62. 62. THE NATION'S REPORT CARD Improving the Assessment of Student Achievement Report of the Study Group Lamar Alexander, Governor of Tennessee, Chairman H. Thomas James, Vice-Chairman and Study Director With a review of the report by a Committee of the National Academy of Education Robert Glaser, University of Pittsburgh, Chairman Ken Carlson* Rutgers University Catherine Cornbleth' University of Pittsburgh Alan L. Lockwood University of Wisconsin R. Darrell Bock' University of Chicago George E.-Hall Baseline Data Corporation Annegret Harnischfeger Northwestern University Larry V. Hedges University of Chicago Calvin C. Jones' NORC WRITING ASSESSMENT Convener . Eva L Baker University of California Los Angeles Joan Boykoti Baron Edys Ouellmalz' Connecticut Assessment of University of California Educational Progress Los Angeles William E Coffman' Paul L. Williams' University of Iowa CTB McGraw-Hill Sarah Freedman University of California, Los Angeles SOCIAL STUDIES ASSESSMENT Convener: Jack R. Fraenkel' San Francisco State University Fred M . Newmann* University of Wisconsin-Mad,son Stuart B. Palonsky University of Missouri James P Shaver' Utah State University DESIGN AND STRUCTURE Convener: David E. Wiiey;. Northwestern University Lyle V. Jones' University of North Carolina at Chapel Hill C. Philip Kearney' University of Michigan Mark D . Reckase' American College Testing Service Bruce D. Spencer' Northwestern University 67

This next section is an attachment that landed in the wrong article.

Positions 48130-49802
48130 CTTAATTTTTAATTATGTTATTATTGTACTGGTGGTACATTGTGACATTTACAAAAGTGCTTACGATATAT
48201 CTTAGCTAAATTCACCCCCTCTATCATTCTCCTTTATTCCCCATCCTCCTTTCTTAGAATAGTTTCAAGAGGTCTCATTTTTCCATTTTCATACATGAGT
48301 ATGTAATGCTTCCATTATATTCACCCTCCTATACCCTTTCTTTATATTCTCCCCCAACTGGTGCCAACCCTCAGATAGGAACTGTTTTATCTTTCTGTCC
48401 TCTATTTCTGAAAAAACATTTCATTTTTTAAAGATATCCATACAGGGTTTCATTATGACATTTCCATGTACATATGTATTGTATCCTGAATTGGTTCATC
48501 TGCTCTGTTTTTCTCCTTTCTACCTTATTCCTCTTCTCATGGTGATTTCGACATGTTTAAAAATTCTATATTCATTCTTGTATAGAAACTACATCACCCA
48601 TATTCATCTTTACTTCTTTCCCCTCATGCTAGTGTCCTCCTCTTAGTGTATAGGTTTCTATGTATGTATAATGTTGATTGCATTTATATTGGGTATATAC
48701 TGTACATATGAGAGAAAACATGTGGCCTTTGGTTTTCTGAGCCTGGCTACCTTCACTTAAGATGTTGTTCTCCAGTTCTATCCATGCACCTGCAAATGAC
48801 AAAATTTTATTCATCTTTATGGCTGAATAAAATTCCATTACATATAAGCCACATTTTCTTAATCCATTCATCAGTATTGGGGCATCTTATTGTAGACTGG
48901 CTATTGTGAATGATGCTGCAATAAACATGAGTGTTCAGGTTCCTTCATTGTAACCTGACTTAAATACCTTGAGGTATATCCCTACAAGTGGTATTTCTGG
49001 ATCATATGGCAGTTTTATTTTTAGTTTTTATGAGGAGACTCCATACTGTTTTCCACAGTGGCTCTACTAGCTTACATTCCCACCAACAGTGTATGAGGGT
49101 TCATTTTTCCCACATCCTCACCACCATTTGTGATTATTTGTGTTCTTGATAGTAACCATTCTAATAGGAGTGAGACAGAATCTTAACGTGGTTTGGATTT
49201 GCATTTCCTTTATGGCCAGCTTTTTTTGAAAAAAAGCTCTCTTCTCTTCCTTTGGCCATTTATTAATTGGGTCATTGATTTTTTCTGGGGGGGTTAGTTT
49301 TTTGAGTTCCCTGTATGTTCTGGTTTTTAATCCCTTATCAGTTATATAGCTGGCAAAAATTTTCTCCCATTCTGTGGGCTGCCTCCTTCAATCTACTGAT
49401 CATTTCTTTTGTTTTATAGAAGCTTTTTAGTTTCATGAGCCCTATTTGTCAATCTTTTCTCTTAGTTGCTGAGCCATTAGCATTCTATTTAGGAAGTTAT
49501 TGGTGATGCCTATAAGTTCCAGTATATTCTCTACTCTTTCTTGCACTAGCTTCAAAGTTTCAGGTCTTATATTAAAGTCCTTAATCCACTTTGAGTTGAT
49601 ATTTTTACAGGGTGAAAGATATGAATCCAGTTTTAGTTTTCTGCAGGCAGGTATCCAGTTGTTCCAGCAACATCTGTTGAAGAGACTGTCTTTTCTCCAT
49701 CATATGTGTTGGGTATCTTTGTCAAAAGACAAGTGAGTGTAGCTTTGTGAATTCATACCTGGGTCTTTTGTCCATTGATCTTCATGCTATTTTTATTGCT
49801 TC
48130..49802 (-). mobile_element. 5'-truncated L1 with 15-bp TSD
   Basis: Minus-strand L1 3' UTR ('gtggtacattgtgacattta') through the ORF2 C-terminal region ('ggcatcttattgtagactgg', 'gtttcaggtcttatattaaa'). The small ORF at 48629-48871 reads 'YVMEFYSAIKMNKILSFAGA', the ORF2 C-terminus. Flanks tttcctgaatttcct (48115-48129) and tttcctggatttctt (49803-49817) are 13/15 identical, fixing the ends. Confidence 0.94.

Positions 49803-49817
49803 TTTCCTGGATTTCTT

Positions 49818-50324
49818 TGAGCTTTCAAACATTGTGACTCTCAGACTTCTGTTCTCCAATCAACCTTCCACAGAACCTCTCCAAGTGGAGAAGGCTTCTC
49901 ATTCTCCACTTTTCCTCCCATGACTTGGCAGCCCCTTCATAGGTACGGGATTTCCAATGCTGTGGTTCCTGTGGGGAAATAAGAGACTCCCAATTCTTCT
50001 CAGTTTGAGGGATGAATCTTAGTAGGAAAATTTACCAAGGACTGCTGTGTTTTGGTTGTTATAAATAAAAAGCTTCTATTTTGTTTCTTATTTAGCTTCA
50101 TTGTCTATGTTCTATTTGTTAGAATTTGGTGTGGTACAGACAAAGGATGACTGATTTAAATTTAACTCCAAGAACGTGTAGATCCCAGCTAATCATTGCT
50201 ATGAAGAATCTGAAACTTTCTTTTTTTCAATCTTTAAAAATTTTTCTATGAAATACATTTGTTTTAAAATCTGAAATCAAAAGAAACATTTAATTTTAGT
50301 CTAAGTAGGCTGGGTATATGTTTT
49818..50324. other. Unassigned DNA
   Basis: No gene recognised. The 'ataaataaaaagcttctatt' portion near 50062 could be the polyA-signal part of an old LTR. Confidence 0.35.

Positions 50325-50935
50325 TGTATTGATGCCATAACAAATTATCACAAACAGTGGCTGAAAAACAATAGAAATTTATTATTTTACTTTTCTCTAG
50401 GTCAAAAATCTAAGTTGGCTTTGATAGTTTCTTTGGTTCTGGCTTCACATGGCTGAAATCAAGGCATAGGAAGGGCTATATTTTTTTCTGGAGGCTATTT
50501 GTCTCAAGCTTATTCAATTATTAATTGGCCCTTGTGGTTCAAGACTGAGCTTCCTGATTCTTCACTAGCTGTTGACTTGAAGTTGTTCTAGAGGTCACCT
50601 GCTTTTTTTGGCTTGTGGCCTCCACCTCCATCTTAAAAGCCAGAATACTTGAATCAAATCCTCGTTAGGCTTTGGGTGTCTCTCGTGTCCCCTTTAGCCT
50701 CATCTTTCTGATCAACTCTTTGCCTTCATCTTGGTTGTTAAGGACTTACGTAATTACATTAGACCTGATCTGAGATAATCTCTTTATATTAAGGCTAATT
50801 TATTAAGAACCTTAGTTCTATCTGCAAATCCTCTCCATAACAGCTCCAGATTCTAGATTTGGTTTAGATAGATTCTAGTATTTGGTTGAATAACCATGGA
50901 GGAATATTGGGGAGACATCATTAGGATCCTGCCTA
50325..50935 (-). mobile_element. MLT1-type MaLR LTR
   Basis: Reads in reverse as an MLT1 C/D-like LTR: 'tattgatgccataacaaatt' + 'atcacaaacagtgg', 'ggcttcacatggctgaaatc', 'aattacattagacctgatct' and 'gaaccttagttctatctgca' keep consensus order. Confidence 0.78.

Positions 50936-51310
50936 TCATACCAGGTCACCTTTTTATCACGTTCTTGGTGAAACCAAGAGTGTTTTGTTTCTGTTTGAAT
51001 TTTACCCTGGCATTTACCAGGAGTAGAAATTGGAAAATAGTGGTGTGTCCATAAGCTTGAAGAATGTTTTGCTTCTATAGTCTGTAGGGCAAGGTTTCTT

63. 63. Appendix D A ( •1 1RONOLO( ;Y OF 'I Ill, NAI IONAI . ASSESSMENT I or all of the content areas given above, information on nine- . thirteen-, and seventeen-year-olds across the nation has been collected It should be noted that some assessments were conducted during a school year and thus spanned two calendar years For convenience, the above listing shows only the second year of the two 74 Appendix E_. 1111 : ELFAIEN IARY S1•:('ONI)ARZY INVORMAI ION DATA SYSTEM The federal Center for Education Slat s! cs is charged with the statutory responsibility of collecting data on the state of education in the United States The center meets that responsibility for elementary aid secondary education by its management of the ElementaryiSecondary Information Data System (ESIDS). a data bank with national access The center has recently redesigned the system and is currently enlarging it with new survey i When completed . ESIDS will form one integrated system consisting of two types of components UNIVERSE DATA Public School Districts A school district census (identification and type) Public and Private Schools A census of all public and private schools (identification, enrollment . staffing. and type) State Aggregate Fiscal Data: Revenues. expenditures and average daily attendance (ADA) State Aggregate Nonlrscal Data High school graduates enrollment by grade, instructional and noninstructionat staff Early Estimates Universe component (new to the system) SAMPLE MIA Sample data illustrate characteristics of each of the follow in, ; Public School Districts Public and Private Schools Public and Private School Teachers Public and Private School Libraries Public and Private School Administrators (new to system) Parents of NAEP Students (new to system) Student Pertormarrce (NAEP) Student Progress over Time (Longitudinal Studies) Public School Finance (under development) 1963 U S Commissioner of Education Francis Keppel requests Ralph 1964 68 Tyler to develop an assessment program Assessment is designed and pretested 1969 First assessment conducted: writing. science, and citizenship 1971 assessed Reading and literature assessed 1972 Social studies and music assessed 1973 Mathematics and science assessed 1974 Writing and career and occupational development assessed 1975 Reading and art assessed 1976 Citizenship and social studies assessed 1977 Science assessed 1979 Writing. art. and music assessed 1980 Reading and literature assessed 1982 Mathematics, citizenship • and social studies assessed 1984 Reading and writing assessed 1986 Reading. mathematics, science, and computer competence 1988 assessed Proposed that reading, writing, citizenship, history, and geogra- phy be assessed